Another month, another birthday. Willa is turning eight today, and her obsession with all things piratical has only become stronger (bolstered, maybe, by her father’s daily encouragement). In fact, it could be said that her penchant for pirate lore is rivaled only by her love of kitties and her total disdain for the Royal British Navy. The rest of her family (crew?) has cast in their lots as well, and bought her a pirate cutlass, a pirate bandana, some pirate Playmobil, a genuine Jack Sparrow hat, and some grog mugs (grog being watered-down rum, of course, though her understanding of rum is something like lemonade that makes you dance).

What else does she know? She can turn to port, starboard, bow and stern. She knows what a foc’s’le is, and a bosun, and how to measure fathoms and leagues. She will never get scurvy. And someone (again, a male parent) may have told her about some of the many democratic aspects of pirate social organization and policy; as well as, of course, those pirate women. There were a few.

When my little pirate was two, her mother broke her ankle rather badly. During the period of convalescence it was very difficult to have the little one sleeping in her bed, because one cannot convince a two year-old to stay off a casted ankle. For the next several months, I slept in her toddler bed, with Willa nestled in the crook of my arm, her head on my chest, until she settled to sleep and could be (usually) lowered to the pillow. I watched most of Breaking Bad on my phone during that period, and read a lot of Kindle books. On one treacherous night I discovered Louis C.K. and tried, with reasonable success, to a.) keep quiet and b.) not shake her right off me in helpless mirth.

I wasn’t paying attention, I realize now (heck, I realized it then, just as I realize that I don’t pay my kids enough attention today). But shiver me timers, do I miss that little head on my chest.

She’s way too big now. Happy birthday, my love.

 

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Tell Me When to Panic

I keep coming across a study that makes a remarkable correlation. Namely, that drug use among teenagers has gone down across the board in the last few years, just as use of personal technology such as smartphones and tablets has gone up. According to a New York Times article about the study, “researchers are starting to ponder an intriguing question: Are teenagers using drugs less in part because they are constantly stimulated and entertained by their computers and phones?” The piece sort of stumbles around a bit, assuring us that correlation is not causation (it’s not) before suggesting, “it might be that gadgets simply absorb a lot of time that could be used for other pursuits, including partying.” Which is a sentence guaranteed to make teenagers laugh.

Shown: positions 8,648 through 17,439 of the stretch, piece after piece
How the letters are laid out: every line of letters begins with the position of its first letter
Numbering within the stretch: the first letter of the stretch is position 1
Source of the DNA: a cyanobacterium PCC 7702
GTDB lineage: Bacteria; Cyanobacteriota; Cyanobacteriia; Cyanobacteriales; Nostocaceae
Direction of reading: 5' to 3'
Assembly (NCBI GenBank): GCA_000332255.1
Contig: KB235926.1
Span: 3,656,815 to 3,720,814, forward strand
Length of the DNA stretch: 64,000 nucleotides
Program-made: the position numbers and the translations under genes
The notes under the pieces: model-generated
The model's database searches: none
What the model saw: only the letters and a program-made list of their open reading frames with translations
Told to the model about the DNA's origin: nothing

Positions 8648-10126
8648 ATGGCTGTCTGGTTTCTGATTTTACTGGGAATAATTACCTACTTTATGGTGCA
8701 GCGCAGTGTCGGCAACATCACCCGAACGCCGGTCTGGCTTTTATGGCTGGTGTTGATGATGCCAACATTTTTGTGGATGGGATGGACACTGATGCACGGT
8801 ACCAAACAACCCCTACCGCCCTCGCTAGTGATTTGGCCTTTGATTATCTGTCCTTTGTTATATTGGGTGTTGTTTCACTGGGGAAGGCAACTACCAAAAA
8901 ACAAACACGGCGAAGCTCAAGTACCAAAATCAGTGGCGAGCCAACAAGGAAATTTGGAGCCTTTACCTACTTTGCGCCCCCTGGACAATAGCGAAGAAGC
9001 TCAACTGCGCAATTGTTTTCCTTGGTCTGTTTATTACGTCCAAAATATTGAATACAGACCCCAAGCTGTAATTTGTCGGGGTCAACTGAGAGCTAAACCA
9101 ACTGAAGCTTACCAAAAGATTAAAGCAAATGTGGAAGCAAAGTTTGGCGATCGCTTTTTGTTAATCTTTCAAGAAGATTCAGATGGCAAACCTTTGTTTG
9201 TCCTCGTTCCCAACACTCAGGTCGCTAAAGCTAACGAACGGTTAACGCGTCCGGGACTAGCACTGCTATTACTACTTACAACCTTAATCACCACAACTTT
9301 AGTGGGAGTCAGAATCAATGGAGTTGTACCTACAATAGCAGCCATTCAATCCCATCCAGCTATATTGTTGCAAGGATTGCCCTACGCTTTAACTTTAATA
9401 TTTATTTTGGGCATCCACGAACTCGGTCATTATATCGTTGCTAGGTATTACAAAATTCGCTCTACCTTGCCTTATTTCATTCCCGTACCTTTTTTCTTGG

An interview on NPR’s Fresh Air with Adam Alter, the author of a new book about the perils of media saturation called Irresistible, builds on this study to present a case for the increasing prevalence of addiction to devices that connect to the internet. Alter, who has done work in this field, makes the argument that online games and other content are “designed to be addictive and that the gratification it provides is similar to that of other addictive behaviors, such as drug abuse or gambling.”

So far, so alarming. This is not a post about how we should rip iPhones from the hands of our teen children (I’ve sort of done that already). I do think that we should consider not putting them in the hands of anyone under 10 (and definitely under two, no matter what doctors now say). If anything, I think the most important thing for us parents to consider is our own use of those devices. What sort of behavior are we modeling? What are we presenting as acceptable? Etc. You know, the old “walk the walk” line (just heard Johnny Cash as I typed that).

No, what I found really interesting was this article in Teen Vogue, which has been enjoying a reputation of late as the source of some astute, if unconventional, journalism. The short piece presents the correlation between the fall of teenage drug use and the rise of phone-and-tablet use, and finds…nothing alarming whatsoever. “So next time you’re at a party and passing on that drink, joint, or something far worse, don’t feel bad about looking down at your phone — playing a quick game of Words With Friends could be exactly what you need to stay sober and on track.”

Yeah, but. Nevertheless, shouldn’t we. What about. How can we not consider.

Oh, forget it. I’m packing it in. With a book. That doesn’t light up.